Abnormal PGE2 regulation of monocyte TNF-α levels in trauma patients parallels development of a more macrophage-like phenotype

Krzysztof Laudanski, Asit De, Sabine Brouxhon, Stephanos Kyrkanides, Carol Miller-Graziano

Research output: Contribution to journalArticlepeer-review

14 Scopus citations


Some trauma patients' monocytes (MO) increase TNF-α levels concomitant to augmenting production of the TNF-α inhibitor prostaglandin E2 (PGE2), suggesting posttrauma MO insensitivity to PGE2 effects. This study assesses additional posttrauma MO PGE 2 insensitivity effects on altering TNF-α form (membrane versus secreted), down-regulating MO receptor expression, and depressing MO APC function. Posttrauma MO TNF-α insensitivity to exogenous and autocrine PGE2 correlated to accumulation of TNF-α primarily as a membrane-bound cytokine (mTNF-α). MO retention of mTNF-α correlated with unfavorable clinical outcomes and loss of antigen-presenting cell (APC) function as assessed by depressed MLR and dendritic cell (DC) differentiation. MO TNF-α sensitivity to down-regulation by IL-10 was retained, suggesting that PGE2-related functions are specifically altered in these patients' MO. Freshly isolated MO from all trauma patients had decreased expression of Toll-like receptor 4 (TLR4) for gram-negative bacteria. Exogenous PGE2 at high (10-6 M) or low (10-8 M) concentrations decreased normals' and further decreased APC-competent patients' MO TLR4 expression but had no effect on TLR2. Patients' APC-dysfunctional MO failed to further down-regulate their TLR4 expression in response to additional PGE2, demonstrating another form of PGE2 insensitivity. One of the primary MO prostaglandin receptors, eicosanoid receptor 4 (EP4), was decreased on patients' APC dysfunctional MO, suggesting that depressed EP4 expression could contribute to PGE2 insensitivity in patients' MO. The APC dysfunctional MO's dysregulation of TLR4 expression paralleled increased macrophage-like characteristics such as increased CD64 expression density, elevated mTNF-α production, and increased PGE2 levels. Increased PGE2 levels still decreased patients' MO APC functions but failed to depress either MO TLR4 expression or mTNF-α levels, suggesting differential involvement of EP receptors in postinjury PGE2-mediated effects.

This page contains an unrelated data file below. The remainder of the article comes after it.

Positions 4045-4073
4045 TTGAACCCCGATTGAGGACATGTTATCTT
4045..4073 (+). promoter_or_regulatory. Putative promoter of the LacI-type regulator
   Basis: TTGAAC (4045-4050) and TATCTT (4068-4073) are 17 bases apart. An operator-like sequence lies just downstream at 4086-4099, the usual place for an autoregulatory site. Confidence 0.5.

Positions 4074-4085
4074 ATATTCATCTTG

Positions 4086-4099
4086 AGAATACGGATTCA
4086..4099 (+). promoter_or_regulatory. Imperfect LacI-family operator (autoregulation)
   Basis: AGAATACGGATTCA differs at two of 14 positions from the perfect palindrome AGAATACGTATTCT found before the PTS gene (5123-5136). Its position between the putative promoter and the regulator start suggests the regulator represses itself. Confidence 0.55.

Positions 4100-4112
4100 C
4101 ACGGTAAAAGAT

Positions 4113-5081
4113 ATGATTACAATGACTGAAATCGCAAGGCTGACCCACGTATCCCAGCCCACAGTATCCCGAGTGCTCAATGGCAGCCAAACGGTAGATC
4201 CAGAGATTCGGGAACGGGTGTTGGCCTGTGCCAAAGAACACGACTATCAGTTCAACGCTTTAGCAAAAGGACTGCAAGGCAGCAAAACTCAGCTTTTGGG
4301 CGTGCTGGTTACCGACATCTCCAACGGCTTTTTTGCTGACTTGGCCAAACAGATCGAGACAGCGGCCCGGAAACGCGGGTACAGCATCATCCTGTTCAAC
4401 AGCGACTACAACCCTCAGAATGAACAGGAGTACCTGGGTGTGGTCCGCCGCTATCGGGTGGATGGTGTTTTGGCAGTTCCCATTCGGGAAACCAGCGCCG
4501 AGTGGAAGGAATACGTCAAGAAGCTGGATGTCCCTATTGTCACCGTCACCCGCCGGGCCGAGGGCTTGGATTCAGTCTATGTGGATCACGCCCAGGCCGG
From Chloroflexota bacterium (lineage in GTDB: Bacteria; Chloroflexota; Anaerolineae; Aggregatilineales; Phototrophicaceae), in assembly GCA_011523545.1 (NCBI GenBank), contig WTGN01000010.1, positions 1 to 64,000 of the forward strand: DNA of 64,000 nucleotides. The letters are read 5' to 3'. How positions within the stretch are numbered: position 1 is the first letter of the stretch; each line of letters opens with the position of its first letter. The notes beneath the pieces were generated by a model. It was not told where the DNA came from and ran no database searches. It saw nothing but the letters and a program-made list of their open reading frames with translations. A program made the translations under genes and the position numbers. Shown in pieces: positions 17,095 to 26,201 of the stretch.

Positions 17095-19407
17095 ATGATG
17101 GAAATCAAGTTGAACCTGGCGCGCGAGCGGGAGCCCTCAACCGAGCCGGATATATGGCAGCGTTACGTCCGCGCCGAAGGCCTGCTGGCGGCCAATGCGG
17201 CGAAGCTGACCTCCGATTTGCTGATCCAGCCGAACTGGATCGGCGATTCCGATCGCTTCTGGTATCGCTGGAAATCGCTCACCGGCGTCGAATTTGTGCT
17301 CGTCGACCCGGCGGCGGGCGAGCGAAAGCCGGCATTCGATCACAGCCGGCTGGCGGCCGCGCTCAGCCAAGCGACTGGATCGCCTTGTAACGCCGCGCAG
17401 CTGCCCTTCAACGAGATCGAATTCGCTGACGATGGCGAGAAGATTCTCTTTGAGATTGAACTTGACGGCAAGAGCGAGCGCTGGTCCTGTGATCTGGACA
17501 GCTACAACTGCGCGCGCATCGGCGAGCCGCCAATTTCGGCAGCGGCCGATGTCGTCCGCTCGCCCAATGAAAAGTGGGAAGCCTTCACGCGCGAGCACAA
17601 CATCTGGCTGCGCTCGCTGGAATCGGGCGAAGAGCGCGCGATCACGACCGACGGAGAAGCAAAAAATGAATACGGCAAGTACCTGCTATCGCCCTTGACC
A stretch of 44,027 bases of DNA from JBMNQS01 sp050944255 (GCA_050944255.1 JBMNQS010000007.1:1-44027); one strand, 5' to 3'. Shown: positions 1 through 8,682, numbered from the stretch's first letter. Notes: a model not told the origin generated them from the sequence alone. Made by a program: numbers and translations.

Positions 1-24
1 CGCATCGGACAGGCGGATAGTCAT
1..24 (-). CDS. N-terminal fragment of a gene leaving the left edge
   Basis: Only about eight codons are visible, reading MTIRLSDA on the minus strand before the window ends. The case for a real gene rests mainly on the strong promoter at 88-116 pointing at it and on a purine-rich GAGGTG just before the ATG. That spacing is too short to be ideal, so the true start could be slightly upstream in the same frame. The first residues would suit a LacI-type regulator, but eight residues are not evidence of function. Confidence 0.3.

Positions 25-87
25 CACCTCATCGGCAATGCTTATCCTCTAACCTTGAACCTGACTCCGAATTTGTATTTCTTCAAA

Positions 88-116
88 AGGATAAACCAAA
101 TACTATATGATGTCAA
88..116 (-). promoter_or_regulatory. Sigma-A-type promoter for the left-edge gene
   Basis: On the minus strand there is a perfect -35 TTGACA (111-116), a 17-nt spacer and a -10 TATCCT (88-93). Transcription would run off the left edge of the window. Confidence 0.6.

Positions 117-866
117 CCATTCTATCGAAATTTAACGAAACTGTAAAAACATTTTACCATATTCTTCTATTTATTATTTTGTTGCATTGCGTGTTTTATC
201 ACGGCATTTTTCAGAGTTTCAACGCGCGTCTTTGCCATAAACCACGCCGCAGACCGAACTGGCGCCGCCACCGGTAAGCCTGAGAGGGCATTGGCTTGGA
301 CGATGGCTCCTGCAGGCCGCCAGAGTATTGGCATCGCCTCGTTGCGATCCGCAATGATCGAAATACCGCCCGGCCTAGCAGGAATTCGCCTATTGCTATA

Original languageEnglish
Pages (from-to)204-212
Number of pages9
Issue number3
StatePublished - Sep 2004


  • Antigen-presenting cell function
  • CD64
  • EP receptors
  • PGE insensitivity
  • Toll-like receptors

ASJC Scopus subject areas

  • Emergency Medicine
  • Critical Care and Intensive Care Medicine


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